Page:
Recesses are being taken out of schools or the time outside is being shortened. You think that’s not going to affect a child? Even though I was silent throughout my school years, when it was raining and we weren’t allowed to go outside I got fucking restless. Why? Because I was a fucking kid. That’s why.

I feel bad for the children who really can’t focus, who literally spend every day and every night fighting their brains, trying to finish a paragraph in a book they’re assigned to read. While their classmates talk out of turn one time and are suddenly given a prescription.

Then everyone wonders why, when that child turns 13, she has a psychotic break.

For example, I have attention problems. I start things and I don’t finish them. I space out when people are talking and then randomly blurt something. I’m either very interested in one thing, or interested in nothing. But I function like every other person. I love school, and learning, and my attention issues have never been a problem for me, even as a child. I didn’t grow up with the t.v on every second, with a smart phone in my hand, eating freaking Frosted Flakes with extra sugar. Whenever a psychiatrist asks me if I have attention problems I always say no because I’m not going get punched with a label I don’t need when there are people out there who literally have breakdowns because they can’t focus.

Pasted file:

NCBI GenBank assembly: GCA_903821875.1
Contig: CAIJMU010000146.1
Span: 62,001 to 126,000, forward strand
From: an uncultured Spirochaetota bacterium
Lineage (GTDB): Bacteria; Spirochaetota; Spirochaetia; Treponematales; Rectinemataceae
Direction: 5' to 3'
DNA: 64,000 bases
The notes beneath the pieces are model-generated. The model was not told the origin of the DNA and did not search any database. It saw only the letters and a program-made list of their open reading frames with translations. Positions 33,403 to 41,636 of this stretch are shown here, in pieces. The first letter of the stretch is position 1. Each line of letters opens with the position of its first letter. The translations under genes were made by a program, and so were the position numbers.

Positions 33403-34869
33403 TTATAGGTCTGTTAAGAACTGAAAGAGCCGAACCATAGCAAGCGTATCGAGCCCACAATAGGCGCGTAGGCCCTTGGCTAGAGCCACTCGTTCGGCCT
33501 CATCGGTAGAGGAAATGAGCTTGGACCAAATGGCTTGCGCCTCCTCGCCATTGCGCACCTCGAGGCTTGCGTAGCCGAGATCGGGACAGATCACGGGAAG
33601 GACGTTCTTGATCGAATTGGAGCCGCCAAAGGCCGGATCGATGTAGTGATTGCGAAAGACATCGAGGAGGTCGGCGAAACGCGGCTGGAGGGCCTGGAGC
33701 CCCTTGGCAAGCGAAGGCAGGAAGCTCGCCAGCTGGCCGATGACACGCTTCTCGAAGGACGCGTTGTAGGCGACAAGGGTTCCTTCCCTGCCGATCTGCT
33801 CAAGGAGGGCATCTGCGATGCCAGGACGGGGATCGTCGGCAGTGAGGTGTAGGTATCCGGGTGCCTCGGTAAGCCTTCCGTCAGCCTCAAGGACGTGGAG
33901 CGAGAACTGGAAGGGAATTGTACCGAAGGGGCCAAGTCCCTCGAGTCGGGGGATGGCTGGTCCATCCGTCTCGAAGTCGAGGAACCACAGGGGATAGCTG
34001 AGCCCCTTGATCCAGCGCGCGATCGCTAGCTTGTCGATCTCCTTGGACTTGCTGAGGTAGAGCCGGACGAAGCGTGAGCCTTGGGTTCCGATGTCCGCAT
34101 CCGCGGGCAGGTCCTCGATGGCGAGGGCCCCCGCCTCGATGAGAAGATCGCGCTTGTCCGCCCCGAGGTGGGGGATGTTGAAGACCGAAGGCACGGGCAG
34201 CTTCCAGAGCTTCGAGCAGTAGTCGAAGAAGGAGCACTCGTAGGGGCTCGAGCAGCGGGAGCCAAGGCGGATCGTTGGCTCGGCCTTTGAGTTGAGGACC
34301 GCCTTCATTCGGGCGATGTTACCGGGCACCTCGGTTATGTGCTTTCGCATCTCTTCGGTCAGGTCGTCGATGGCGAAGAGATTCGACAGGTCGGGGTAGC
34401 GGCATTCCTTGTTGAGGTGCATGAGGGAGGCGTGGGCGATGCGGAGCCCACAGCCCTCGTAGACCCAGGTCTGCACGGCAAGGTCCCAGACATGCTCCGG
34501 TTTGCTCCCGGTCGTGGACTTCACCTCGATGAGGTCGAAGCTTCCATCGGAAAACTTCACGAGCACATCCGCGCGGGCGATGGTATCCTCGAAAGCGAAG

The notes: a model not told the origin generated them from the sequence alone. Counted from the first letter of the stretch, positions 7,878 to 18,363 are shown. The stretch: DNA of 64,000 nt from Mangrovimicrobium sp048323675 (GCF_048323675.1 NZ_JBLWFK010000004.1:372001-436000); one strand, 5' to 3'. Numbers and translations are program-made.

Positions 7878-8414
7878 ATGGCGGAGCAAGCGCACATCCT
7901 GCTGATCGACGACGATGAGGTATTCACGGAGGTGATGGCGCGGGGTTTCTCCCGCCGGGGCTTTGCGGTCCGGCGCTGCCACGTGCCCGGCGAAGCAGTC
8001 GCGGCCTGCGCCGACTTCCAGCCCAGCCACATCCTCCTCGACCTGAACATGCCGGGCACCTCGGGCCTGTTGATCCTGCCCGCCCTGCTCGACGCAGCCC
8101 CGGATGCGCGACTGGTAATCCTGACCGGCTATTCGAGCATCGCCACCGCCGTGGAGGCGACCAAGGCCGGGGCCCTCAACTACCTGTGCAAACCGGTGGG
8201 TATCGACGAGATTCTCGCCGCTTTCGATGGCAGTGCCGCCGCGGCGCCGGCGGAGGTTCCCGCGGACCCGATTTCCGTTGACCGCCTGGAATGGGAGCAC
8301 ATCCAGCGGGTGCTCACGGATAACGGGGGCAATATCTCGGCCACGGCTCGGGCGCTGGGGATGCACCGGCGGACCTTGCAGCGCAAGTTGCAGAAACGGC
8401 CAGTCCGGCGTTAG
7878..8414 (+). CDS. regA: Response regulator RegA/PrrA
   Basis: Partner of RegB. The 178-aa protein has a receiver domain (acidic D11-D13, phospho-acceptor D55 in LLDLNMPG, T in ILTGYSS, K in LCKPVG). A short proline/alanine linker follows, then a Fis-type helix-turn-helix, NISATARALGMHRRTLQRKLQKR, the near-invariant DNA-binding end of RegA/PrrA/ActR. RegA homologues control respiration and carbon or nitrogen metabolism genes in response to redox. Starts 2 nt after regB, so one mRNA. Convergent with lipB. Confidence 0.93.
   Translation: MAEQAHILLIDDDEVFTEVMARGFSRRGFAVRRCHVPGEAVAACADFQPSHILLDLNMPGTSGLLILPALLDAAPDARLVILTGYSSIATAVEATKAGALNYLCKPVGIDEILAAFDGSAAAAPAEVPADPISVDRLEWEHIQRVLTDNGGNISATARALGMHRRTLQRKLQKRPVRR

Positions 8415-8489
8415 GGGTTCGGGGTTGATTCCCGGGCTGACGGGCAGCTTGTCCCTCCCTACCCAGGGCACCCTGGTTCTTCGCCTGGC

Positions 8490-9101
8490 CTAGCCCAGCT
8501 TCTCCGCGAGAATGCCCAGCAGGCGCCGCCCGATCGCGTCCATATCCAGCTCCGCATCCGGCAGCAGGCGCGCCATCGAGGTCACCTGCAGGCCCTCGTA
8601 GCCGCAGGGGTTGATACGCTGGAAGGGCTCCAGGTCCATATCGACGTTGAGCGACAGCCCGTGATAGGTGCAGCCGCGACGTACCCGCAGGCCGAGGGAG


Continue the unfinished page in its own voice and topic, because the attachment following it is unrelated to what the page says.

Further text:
Everyone STOP this MASS HYSTERIA. And think CRITICALLY. Please don’t believe everything you read–including me. Go research for yourself.

And stop trying to find quick fixes for every little hiccup in your life. Because quick fixes don’t exist.

Quick Fixes. Let’s Talk About It.

For some weird reason, we think the mental health system today is more logical, humane, and helpful than the days of Lobotomy, Ice Baths, and Cold Blankets.

For some weird reason, we think giving someone muscle relaxers before hooking up electrodes to someone’s temples is more humane than just zapping them and watching their body convulse. For some reason, we repeatedly confirm that we have no idea if E.C.T does anything useful, and yet it gets recommended–and very often.

Let’s look at what came out of the Lobotomy era: Thorazine, that’s a pretty big one. The notable “Chemical Lobotomy” put the ice pick rearing mad scientist out of business. In fact, it put all that nastiness into the hands of the pharmacy companies. The only difference is you don’t get a black eye after you swallow a pill. Your organs do, but whatever, no one sees that so it’s okay.